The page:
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How did an SUV get through Lemoore base security and crash into a warplane?

Marcelo Calero, base spokesman, tells reporters that a car drove across this field and hit the jet.
Marcelo Calero, base spokesman, tells reporters that a car drove across this field and hit the jet. lgriswold@fresnobee.com

The commander of Lemoore Naval Air Station said Thursday “many investigations” will follow a fatal overnight incident in which an SUV breached security and crashed into an FA-18E warplane on the base. The two occupants of the Jeep Cherokee, a male driver and a female passenger, died in the crash.

Lemoore NAS’s commander, Capt. Monte G. Ashliman Jr., said the pair did not have any military affiliation, and that there was no reason to believe the base was the target of a terrorist attack. But in a news conference, Ashliman did not provide specifics about how the Cherokee was able to get past a “control point” and damage the multimillion-dollar jet.

EARLIER STORY: Two dead after pursued Jeep crashes into Lemoore air base, hits fighter jet

The Bee asked Lemoore officials to explain how the breach occurred, how security officers became aware of it and how they responded, and whether entry points need to be modified to prevent such occurrences. Officials declined to answer, saying those questions will be handled in the follow-up investigations.

Just how the vehicle got to where hangars are located and jet fighters take off and land is what has to be understood. “Obviously, that is not something we desire to happen on board the installation,” said Ashliman.

The base has a heavily fortified main gate with steel barriers that must be lowered before vehicles can enter. The gate is guarded by military police armed with assault rifles.

Officials indicated the Jeep did not enter through that point, but instead took a different road to reach the jet, which Ashliman said was near a runway at the north end of the station, about 7 miles from the main entrance. One FA-18E is worth nearly $30 million.

“Whether it’s our fault or someone else’s fault  a tragedy happened that shouldn’t happen, and we’ve all got to take a look and see where we can get better so that it doesn’t happen again,” Ashliman said.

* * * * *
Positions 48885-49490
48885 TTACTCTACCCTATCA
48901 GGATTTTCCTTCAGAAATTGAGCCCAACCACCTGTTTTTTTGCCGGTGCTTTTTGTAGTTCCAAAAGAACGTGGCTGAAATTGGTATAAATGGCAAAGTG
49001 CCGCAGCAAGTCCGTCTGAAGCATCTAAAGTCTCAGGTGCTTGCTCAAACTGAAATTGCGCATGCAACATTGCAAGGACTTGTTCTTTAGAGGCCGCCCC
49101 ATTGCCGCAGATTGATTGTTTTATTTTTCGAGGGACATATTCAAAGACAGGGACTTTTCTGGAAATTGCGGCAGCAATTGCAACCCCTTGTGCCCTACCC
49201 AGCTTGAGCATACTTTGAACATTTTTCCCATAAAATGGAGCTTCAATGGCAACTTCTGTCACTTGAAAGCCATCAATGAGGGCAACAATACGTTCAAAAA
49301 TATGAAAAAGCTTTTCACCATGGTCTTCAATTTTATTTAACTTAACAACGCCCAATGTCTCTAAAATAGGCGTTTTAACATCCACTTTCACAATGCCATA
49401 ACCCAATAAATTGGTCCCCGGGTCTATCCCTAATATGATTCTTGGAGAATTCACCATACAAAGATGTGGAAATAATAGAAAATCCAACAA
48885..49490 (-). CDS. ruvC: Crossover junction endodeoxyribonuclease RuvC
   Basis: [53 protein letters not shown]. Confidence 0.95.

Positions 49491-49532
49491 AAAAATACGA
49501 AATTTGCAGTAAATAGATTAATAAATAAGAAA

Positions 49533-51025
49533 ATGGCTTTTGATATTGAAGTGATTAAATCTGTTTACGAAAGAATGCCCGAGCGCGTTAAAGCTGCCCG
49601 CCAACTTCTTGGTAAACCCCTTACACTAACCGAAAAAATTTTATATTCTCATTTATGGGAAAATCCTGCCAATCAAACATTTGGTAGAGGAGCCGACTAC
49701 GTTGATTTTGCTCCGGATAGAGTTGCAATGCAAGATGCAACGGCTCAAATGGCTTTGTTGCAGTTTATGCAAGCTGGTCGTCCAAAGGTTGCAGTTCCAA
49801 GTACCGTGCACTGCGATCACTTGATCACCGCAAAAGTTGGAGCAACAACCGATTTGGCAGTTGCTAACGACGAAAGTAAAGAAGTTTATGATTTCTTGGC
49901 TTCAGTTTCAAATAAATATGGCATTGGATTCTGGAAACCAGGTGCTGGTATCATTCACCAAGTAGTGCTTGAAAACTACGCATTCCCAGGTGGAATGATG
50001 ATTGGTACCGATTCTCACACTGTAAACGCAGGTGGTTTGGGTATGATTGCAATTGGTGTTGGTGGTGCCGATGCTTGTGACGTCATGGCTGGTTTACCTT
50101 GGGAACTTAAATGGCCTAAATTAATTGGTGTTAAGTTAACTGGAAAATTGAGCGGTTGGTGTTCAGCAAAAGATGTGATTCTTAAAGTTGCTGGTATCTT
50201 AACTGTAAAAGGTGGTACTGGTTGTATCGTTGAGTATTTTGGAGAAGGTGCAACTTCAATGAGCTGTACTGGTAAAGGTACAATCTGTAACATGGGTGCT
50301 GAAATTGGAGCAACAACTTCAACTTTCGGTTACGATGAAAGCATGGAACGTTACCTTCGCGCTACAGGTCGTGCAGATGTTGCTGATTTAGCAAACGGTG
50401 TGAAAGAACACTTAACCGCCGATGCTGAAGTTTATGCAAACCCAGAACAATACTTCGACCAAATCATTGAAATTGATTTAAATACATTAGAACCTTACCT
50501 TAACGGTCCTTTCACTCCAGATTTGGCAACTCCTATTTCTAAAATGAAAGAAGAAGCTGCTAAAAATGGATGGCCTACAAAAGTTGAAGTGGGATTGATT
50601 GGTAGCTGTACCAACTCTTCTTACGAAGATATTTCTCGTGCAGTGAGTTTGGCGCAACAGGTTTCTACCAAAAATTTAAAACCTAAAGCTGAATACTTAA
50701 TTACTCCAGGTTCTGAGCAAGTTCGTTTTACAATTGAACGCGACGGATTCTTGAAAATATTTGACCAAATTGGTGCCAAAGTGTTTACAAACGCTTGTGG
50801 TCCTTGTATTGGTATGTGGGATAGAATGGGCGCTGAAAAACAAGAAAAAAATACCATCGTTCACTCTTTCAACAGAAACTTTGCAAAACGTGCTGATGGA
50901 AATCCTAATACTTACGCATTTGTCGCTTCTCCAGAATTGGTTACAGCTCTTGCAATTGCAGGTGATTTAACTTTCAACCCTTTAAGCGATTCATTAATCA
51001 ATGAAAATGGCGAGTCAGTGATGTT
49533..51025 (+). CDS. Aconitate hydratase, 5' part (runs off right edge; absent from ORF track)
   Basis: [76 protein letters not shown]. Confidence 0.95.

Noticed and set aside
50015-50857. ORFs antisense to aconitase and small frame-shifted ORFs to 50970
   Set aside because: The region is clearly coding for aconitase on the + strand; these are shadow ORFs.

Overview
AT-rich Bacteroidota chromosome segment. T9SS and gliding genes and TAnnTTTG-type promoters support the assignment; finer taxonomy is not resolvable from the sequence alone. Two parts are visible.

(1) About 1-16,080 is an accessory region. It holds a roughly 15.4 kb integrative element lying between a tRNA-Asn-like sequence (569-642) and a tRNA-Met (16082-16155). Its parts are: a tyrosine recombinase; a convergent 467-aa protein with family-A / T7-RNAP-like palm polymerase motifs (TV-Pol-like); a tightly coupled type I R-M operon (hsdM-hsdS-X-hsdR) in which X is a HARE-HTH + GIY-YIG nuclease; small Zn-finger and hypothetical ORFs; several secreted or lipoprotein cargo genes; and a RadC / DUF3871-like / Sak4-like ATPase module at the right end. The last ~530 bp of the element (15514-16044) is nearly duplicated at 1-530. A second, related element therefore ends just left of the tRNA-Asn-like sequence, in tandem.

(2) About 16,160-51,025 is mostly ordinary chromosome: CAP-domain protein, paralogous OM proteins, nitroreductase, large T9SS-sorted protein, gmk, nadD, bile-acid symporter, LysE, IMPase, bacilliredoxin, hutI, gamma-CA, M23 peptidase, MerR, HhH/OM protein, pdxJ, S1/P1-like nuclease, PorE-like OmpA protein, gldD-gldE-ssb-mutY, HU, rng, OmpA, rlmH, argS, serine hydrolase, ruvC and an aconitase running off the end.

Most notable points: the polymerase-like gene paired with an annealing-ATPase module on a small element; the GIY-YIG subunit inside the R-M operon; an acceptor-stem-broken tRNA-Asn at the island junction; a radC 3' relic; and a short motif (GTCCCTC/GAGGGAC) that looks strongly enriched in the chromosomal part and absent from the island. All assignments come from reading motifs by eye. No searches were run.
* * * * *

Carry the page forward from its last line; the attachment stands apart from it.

The investigations will also determine whether any staff will face repercussions, said Marcelo Calero, the base spokesman.

“We take security seriously,” he said. “It’s an everyday concern. It’s 24/7.”

The incident began at 11:38 p.m. Wednesday and ended at 12:02 a.m. Thursday when the vehicle crashed, the CHP said.

CHP officers saw a car on the side of Jackson Avenue near Highway 41 in Kings County and stopped to investigate. The driver sped away from officers, heading the wrong way on Highway 198.

“We don’t know why they were running,” Lt. Dave Knoff, commander of the CHP’s Hanford station, said at the news conference.

The driver went west on Jackson until he drove the wrong way on the freeway exit and onto eastbound lanes of Highway 198.

He drove across the dirt median to the westbound lanes and went about a mile to the main entrance of the base. But instead of heading toward the gate, the driver turned left and began down Reeves Boulevard, which is open to the public and is mainly used by base personnel to reach the main operations area of the base.

He had turned off his headlights, the CHP said.

The driver proceeded down Reeves to a checkpoint at the main flight operations area.

What happened at the checkpoint was unclear, but the driver got past it and drove across an open field and onto the flightline.

The SUV hit the horizontal stabilizer at the rear of the FA-18E fighter jet, authorities said. The driver was taken to Community Regional Medical Center in Fresno, where he died. The passenger died at the scene. Their identities were not released by authorities pending notification of relatives.

A spokeswoman for Rep. David Valadao, R-Hanford, said the congressman was collecting information about the incident. Rep. Jim Costa, D-Fresno, was unavailable for comment. Rep. Devin Nunes, R-Tulare, the head of the House Intelligence Committee, was traveling abroad but hoped to be briefed by staff about the incident.

Lemoore is the largest naval installation in the country for carrier-based aircraft and soon will be getting larger. Currently, 15 active FA-18 fighter jet squadrons and one auxiliary squadron are stationed there. One more is on its way in August, and another will move to Lemoore in 2018. A year from now the station also will get some of the first crews to fly the F-35, the country’s newest fighter jet. In all, more than 3,000 people – naval aviators and their family members – will be added to the base before 2019.

About 60 percent of the nation’s naval fighter jets will be based at Lemoore Naval Air Station. The Pacific Strike Fighter Wing, as it’s called, is growing due to the Department of Defense’s plans to divert 60 percent of all spending to the Pacific theater.

Jim Guy: 559-441-6339, @jimguy27; Lewis Griswold: 559-441-6104, @fb_LewGriswold; reporter Michael Doyle of The Bee’s Washington bureau contributed to this report.

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